[Rcpp-devel] Possible unprotected memory problems

Douglas Bates bates at stat.wisc.edu
Thu Jul 21 20:39:39 CEST 2011

I actually meant to send my message to another list (rcpp-core), which
is why it refers to a package, lme4Eigen, that I have not discussed on
this list.

Notheless, it is good to discuss some of these issues here for clarification.

On Thu, Jul 21, 2011 at 1:15 PM, Steve Lianoglou
<mailinglist.honeypot at gmail.com> wrote:
> Hi,
> On Thu, Jul 21, 2011 at 2:04 PM, Douglas Bates <bates at stat.wisc.edu> wrote:
>> On Thu, Jul 21, 2011 at 12:52 PM, Douglas Bates <bates at stat.wisc.edu> wrote:
>>> In testing this new version of lme4 based on RcppEigen, I have
>>> encountered what looks to be a memory protection problem.  Naturally
>>> it only occurs on the large examples but I may be able to provoke it
>>> with gctorture even for a small example.
>>> I'm using Rcpp Modules to expose some classes in C++.  The symptom is
>>> that suddenly, probably as the result of a garbage collection, the
>>> value of one of the methods jumps.  In this case the residuals
>>> suddenly appear to be zero.
>>> I'll start trying to track this but may end up running out of time as
>>> I have some presentations for the next few weeks to prepare.
>> This is probably my fault.  I was being careful to avoid copying some
>> large structures.  I used the Eigen::Map capability to share R's
>> storage but, unlike a case where the object in the C structure would
>> be a NumericVector or NumericMatrix, the contents of the R object were
>> not being protected because it would go out of scope.  I'll need to
>> rewrite that part of the logic.  Sorry for the false alarm.
> I'm glad you brought this up!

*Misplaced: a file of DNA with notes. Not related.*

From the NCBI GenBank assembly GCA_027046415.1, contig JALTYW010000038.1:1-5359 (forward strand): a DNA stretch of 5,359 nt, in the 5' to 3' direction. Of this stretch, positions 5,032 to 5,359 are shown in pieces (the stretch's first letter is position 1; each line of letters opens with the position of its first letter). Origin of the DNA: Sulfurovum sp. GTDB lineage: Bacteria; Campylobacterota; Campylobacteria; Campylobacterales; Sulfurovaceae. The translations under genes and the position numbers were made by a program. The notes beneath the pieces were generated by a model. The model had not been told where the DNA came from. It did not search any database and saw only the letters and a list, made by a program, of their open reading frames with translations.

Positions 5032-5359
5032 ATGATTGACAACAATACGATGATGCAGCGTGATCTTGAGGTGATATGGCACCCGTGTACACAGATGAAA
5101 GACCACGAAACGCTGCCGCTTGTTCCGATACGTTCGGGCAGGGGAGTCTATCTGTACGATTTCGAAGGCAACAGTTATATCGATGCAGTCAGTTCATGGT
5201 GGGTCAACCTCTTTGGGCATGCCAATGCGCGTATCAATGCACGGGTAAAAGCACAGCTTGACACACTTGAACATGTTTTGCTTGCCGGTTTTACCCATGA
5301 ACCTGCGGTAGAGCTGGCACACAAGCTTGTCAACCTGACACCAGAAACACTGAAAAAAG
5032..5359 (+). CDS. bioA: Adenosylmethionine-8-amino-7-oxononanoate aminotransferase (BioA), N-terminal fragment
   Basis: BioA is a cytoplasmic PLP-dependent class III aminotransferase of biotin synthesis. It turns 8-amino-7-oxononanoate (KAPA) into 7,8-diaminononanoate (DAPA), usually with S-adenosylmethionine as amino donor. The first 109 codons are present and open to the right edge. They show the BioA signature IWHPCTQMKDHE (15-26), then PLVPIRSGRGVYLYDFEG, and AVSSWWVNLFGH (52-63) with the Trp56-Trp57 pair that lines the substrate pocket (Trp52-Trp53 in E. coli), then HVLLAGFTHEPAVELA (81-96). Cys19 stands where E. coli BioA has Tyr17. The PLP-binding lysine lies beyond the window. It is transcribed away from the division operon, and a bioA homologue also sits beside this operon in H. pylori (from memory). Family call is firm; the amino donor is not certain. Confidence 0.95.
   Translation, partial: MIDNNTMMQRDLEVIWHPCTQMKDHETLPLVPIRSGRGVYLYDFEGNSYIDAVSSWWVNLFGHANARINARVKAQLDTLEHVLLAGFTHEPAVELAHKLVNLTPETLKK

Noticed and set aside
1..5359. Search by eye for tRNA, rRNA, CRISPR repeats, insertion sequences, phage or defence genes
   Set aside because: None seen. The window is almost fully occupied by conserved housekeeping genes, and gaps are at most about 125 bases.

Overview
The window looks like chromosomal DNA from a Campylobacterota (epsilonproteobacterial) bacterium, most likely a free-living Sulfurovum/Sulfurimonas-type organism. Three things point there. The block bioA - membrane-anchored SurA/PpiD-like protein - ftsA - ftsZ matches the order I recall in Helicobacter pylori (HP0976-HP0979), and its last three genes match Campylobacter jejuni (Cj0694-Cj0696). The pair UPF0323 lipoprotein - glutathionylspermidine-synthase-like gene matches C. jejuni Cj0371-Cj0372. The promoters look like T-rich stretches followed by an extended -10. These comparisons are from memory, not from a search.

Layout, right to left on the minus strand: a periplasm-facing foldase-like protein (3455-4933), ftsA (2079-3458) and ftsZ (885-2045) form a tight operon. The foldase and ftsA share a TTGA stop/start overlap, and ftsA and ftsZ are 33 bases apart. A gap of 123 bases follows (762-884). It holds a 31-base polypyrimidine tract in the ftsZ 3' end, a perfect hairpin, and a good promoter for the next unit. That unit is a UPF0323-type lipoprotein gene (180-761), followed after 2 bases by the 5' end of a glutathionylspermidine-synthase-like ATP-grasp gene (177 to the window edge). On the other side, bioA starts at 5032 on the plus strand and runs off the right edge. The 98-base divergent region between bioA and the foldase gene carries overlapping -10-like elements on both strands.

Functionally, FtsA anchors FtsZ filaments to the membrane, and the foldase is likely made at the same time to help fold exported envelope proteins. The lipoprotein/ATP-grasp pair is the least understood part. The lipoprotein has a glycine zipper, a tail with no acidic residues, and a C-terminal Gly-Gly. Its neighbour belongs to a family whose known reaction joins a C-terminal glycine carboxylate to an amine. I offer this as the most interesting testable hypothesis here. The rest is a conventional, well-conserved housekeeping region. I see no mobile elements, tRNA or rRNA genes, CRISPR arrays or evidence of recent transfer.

> I've been meaning to ask if there is a way to do this successfully, or
> is it impossible?
> Where "it" is the ability to not copy the contents of (a potentially
> large) numeric vector that we pass into a C/++ function, but rather
> just "pass the pointer/data off" to the C side of the equation, and
> let that worry about GC'ing the data when appropriate.

That's actually the way that Rcpp objects are formed.  If you create,
say, an Rcpp::NumericVector object from an SEXP it doesn't copy the
contents of the vector.  It accesses the storage allocated by R.  In
fact, all Rcpp objects use storage controlled by R; it is just whether
this storage is PROTECT'ed or not.  The constructor for an Rcpp object
PROTECTS the storage and the destructor UNPROTECTS it.

That was what I missed.  I went straight to an Eigen::Map object that
uses the storage allocated by R in the constructor or a class.  Once
the constructor returned, the storage controlled by R could be, and
was, garbage collected.

> In theory, I guess it would be like having an unbalanced

As I said, the PROTECT/UNPROTECT operations are done in the
constructor and destructor for an instance of an Rcpp object  I'm not
exactly sure how Dirk and Romain get around the problem of balancing
PROTECT and UNPROTECT in a single .Call but it is done somehow.

> The "hand off" of the data/pointer to a C library would be like
> calling PROTECT. After your C function returns control back to R, it
> would still claim ownership/usage of the data. Things would hum along
> "as usual", but the data in that part of memory wouldn't be GC'd by R
> until your C library decides to call its UNPROTECT on that some point
> later, at which point the normal R GC functionality would happen when
> it happens.

> Is that even possible?

Yes, possible and, in fact, done.

This is why, if you are going to treat an argument to an Rcpp-based
.Call function as read-write you should clone it rather than working
with it directly.  Otherwise you will violate R's functional
programming semantics that state that you cannot change the value of
an argument as it appears in the calling environment.

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